Wool Felted Mobile Tutorial Part 1 of 3

Whale Mobile

When I was asked if I could make a mobile for a family member I was so excited to give it a try.  They had provided a picture for inspiration and gave me some creative license.  The mobile was a felted wool mobile.

The mobile’s main feature was to be a whale and it would also include some flowers and leaves.  Looking at the mobile I knew it would be best to approach the design with some wet felting and some needle felting.

Materials
dyed wool roving pink, yellow, green, grey, brown, white and purple
plastic bubble wrap
fine tulle or netting
Laundry bar soap I used Sunlight
bamboo place mat or sushi roller
access to double sink or bins to hold 1 hot and 1 cold basin of water.
Large sponge, I find the smooth ones work best

We will begin with the wet felting to build sheets of coloured wool felt to use for the flowers, leaves and sides of the whale.

Wet felting is achieved by doing all the things you are typically told not to do when dealing with a wool garment.  To felt you need, change of temperature, agitation and soap.

Wool roving for felting

The first step I took was to dig through my stash of dyed wool fleece.  I choose the colours I wanted.

Blending Fibre to Felt

In some cases the colours weren’t exactly what I needed.  Just like mixing paint to achieve a colour, you can mix colours of fleece on hand carders and continue to card until the desired colour is reached.

Wet felting action shot

Once you have the colours it’s time to begin the wet felting process.  Pulling out thin layers of fleece the length of the staple, lay a thin layer on top of some plastic bubble wrap horizontally.  Build another thin layer placing the fibre vertically.  Apply a third thin layer horizontally.  Continue in this manner until the desired thickness is achieved.

Cover the fleece with a piece of fine tulle or netting.  Using a sponge and very hot water wet all the fleece.  It needs to be fully saturated but not dripping water everywhere.  Now rub a bar of soap over the netting.  I use a laundry soap bar.  Work up a lather so your hands will easily slide over the surface.  Dig out the elbow grease and rub the surface using small circular motions.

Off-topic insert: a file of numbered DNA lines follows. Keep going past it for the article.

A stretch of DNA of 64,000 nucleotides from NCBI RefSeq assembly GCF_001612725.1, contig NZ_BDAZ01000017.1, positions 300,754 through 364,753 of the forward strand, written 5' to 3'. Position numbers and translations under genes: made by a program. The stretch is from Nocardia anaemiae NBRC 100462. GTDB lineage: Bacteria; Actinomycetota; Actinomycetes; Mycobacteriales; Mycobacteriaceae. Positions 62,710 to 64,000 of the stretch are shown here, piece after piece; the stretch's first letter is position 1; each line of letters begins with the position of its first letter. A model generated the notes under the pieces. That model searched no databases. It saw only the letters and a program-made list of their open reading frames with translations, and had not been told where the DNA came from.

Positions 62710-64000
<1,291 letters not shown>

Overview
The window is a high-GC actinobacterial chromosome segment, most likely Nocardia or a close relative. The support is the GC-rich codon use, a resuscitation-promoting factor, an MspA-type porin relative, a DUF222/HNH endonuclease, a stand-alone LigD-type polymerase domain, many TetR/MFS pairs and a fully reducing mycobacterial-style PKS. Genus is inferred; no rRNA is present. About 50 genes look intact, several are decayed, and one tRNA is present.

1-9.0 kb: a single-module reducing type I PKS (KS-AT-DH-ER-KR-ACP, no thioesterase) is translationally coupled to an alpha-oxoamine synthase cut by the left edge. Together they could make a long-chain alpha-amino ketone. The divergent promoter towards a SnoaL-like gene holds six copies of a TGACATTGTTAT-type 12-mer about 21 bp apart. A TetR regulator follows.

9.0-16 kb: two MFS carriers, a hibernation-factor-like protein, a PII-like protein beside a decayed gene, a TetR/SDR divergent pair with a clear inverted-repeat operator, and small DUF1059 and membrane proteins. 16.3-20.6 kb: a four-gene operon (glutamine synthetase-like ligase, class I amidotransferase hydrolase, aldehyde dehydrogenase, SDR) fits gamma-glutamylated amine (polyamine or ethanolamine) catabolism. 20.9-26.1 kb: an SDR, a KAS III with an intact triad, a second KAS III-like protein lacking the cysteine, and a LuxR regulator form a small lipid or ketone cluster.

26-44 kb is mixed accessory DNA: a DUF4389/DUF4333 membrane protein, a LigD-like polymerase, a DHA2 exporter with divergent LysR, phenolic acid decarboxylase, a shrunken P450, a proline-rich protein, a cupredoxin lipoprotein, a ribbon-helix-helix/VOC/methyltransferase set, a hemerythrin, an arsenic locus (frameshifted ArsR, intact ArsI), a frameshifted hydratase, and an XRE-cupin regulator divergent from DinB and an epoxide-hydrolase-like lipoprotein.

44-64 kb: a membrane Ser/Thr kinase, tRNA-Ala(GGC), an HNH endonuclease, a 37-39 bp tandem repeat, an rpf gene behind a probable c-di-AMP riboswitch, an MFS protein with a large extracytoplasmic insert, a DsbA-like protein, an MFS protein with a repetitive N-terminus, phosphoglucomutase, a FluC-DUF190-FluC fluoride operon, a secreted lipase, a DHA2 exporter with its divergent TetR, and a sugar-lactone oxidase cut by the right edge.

Periodically pull back the netting and do a pinch test.  If you can pull up fleece between your index finger and thumb it is not ready.  Place the netting back into place and continue to rub.  Once you cannot pinch up any fibre move the felt onto a bamboo place mat or sushi wrapper. Roll it up and now roll back and forth about 100 times.  Open the bamboo Matt turn the felt 90 degrees and repeat.  You will notice the piece will be getting smaller and thicker.  That’s exactly what we are going for.  A nice solid piece of felt.

Pieces of Felted Wool

Next plunge the felt into a cold bath of water.  Using both hands rub the felt back and forth like you are trying to rub out a stain. When the felt feels like a smooth piece of material rinse out the felt going from very hot bath, then a very cold bath.  Repeat by alternating from  hot then to cold bath a few times.  Squeeze out the water.  Pull around the edges to straighten as best you can, lay flat to dry.  Rolling the felt in a towel then stepping g on it, helps to remove most of the water and cuts down drying time.

For this mobile sheets of felt in pink, yellow and greens were made for the flowers.  Grey sheets for the whale.   A variegated  piece with browns, pinks and purples for the shells.

Free Printable Pattern

Whale Mobile Pattern

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